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Outdoors: after warm winter, be aware of ticks

With families and outdoor lovers taking to Penn’s Woods to hike and camp, be aware it’s tick season. And since we had a mild winter, tick populations could be higher and eager to attach themselves to our bodies.

According to Pennsylvania Department of Health, they’re warning residents that symptoms of Lyme disease, that’s transmitted through tick bites, are often similar to those of coronavirus. Both share similar symptoms of fever, chills, headache, muscle pain and more. And a telltale bull’s-eye around the tick bite may not appear.

Pennsylvania Department of Health says there’s been an increase in the number of ER visits due to tick bites over the last few months.

Last year, data has shown there were more than 8,500 cases of Lyme disease reported in Pennsylvania in 2019. But notes that count could be higher.

The department says ticks are common in woods, trails, public parks even some backyards, especially those who have a population of deer nearby. I have a friend who has a home off Oxford Drive in Allentown and not from Lehigh Parkway and in his residential area, he has numerous deer visiting his property while they feast on his ornamental bushes. So his lawn could be susceptible to holding ticks.

But not all ticks, says CDC, carry the disease. They add that ticks must be affixed to the body for 36-48 hours in order to transmit any disease. Most troublesome is the blacklegged tick that is also known as the deer tick which carries Lyme and is present in all 67 Pennsylvania counties.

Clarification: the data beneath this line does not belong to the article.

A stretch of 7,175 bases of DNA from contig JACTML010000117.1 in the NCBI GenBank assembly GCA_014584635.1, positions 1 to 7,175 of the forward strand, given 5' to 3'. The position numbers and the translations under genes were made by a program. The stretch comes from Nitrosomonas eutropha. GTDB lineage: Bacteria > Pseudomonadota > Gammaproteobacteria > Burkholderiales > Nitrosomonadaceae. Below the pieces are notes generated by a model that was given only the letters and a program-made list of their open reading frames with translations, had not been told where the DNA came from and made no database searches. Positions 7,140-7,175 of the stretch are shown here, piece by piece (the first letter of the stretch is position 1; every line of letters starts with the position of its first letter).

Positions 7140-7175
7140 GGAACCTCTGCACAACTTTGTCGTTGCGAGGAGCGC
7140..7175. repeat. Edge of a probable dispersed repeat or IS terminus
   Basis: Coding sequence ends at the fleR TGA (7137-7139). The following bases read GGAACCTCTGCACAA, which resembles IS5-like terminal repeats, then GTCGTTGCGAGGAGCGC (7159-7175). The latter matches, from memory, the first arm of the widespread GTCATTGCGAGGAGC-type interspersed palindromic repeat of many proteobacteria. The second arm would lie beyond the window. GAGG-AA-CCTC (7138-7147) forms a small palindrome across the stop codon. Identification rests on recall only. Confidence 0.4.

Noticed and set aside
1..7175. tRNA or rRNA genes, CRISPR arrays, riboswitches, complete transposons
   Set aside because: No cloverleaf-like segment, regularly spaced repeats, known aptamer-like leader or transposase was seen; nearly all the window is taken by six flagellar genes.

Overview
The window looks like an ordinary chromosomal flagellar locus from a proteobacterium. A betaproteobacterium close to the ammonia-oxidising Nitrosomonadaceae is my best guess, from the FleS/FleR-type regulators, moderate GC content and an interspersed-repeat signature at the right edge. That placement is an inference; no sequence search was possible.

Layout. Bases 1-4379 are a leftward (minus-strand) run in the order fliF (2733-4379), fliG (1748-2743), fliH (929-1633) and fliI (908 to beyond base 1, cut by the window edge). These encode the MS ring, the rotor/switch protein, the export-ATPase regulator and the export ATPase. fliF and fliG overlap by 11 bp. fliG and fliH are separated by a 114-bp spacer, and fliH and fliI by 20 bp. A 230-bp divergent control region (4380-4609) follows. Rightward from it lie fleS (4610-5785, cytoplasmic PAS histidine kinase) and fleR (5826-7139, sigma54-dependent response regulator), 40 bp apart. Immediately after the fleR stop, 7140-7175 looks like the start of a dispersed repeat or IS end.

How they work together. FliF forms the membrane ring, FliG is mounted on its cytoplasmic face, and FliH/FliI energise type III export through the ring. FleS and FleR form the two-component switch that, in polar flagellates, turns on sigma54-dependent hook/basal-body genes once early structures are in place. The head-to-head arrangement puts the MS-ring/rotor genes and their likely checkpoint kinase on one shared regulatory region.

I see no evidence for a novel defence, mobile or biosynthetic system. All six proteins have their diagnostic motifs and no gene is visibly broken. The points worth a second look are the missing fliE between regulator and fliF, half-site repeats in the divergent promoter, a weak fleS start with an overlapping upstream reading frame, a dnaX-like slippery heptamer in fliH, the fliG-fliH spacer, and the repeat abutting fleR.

Health officials recommend the following to prevent Lyme disease.

• Walk in the center of trails

• Avoid areas of high grass and leaves

• Wear light-colored clothing

• Conduct full-body checks on yourself and pets

• Take a bath of shower within two hours after coming indoors

It’s recommended applying an insect repellent, especially one that will deter ticks. Many deer and turkey hunters, who are most susceptible to picking up ticks, use a repellent with DEET or Permanone.

CDC says that Lyme disease can appear within two days after a bite, or can take up to 30 days for symptoms to manifest. Tick testing takes from 24-48 hours and sometimes less.

It’s interesting to note that ticks hatch from eggs and they have to eat blood at every stage of their formation to survive, says the CDC. They range in size from less than one-eighth of an inch up to about five-eighth of an inch. And they usually affix themselves upon detecting breath, body odor, body heat, moisture and vibration. Some species can even recognize a shadow, claims the agency.

Ticks wait for a host by resting on the tips of grasses and shrubs.

Once on the skin, the tick inserts its feeding tube that could have barbs to keep the bug in place. Many species can secrete a cement-like substance to keep them firmly in place.

If finding a tick, remove it as soon as possible using a fine-tipped tweezers. Make sure to pull straight up with a steady, even pressure to insure part of the tick doesn’t break off in the skin. Once it’s out, clean the bite area with rubbing alcohol or soap and water.

Officials always recommend wearing hats, long sleeve shirts and long pants with the pant legs tucked into the top of hiking boots or at least using a rubber or Velcro band around the end of the pant legs. But occasional hikers and campers wear shorts in hot weather for comfort. The best idea then is to spray a repellent that can be used on bare skin or apply Avon’s Skin So Soft on exposed skin that’s been said to serve as a repellent.

Contributed photoThis tick has embedded itself in a person's skin.